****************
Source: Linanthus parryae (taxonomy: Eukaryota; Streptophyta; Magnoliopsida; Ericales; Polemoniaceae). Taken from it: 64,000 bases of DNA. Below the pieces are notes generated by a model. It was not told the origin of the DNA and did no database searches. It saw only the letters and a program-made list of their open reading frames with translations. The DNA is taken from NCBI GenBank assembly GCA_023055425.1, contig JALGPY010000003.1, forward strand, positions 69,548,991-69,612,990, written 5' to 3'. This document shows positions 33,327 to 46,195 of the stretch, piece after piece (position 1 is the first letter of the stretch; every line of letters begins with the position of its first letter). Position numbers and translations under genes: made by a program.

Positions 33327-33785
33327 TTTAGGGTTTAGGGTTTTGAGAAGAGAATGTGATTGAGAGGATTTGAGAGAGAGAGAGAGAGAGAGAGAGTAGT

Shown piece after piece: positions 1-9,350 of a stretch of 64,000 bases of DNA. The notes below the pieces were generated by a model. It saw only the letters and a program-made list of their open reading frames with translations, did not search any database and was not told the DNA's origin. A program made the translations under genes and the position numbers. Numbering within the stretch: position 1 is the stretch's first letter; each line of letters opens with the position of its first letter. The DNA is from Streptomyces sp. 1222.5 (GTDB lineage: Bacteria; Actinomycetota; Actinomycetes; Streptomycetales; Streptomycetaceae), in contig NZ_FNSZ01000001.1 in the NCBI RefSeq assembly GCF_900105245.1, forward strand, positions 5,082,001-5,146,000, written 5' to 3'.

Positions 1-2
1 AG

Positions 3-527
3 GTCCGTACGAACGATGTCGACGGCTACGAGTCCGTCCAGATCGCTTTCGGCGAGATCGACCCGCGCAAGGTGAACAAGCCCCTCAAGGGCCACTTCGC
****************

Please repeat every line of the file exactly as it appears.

Source: Linanthus parryae (taxonomy: Eukaryota; Streptophyta; Magnoliopsida; Ericales; Polemoniaceae). Taken from it: 64,000 bases of DNA. Below the pieces are notes generated by a model. It was not told the origin of the DNA and did no database searches. It saw only the letters and a program-made list of their open reading frames with translations. The DNA is taken from NCBI GenBank assembly GCA_023055425.1, contig JALGPY010000003.1, forward strand, positions 69,548,991-69,612,990, written 5' to 3'. This document shows positions 33,327 to 46,195 of the stretch, piece after piece (position 1 is the first letter of the stretch; every line of letters begins with the position of its first letter). Position numbers and translations under genes: made by a program.

Positions 33327-33785
33327 TTTAGGGTTTAGGGTTTTGAGAAGAGAATGTGATTGAGAGGATTTGAGAGAGAGAGAGAGAGAGAGAGAGTAGT

Shown piece after piece: positions 1-9,350 of a stretch of 64,000 bases of DNA. The notes below the pieces were generated by a model. It saw only the letters and a program-made list of their open reading frames with translations, did not search any database and was not told the DNA's origin. A program made the translations under genes and the position numbers. Numbering within the stretch: position 1 is the stretch's first letter; each line of letters opens with the position of its first letter. The DNA is from Streptomyces sp. 1222.5 (GTDB lineage: Bacteria; Actinomycetota; Actinomycetes; Streptomycetales; Streptomycetaceae), in contig NZ_FNSZ01000001.1 in the NCBI RefSeq assembly GCF_900105245.1, forward strand, positions 5,082,001-5,146,000, written 5' to 3'.

Positions 1-2
1 AG

Positions 3-527
3 GTCCGTACGAACGATGTCGACGGCTACGAGTCCGTCCAGATCGCTTTCGGCGAGATCGACCCGCGCAAGGTGAACAAGCCCCTCAAGGGCCACTTCGC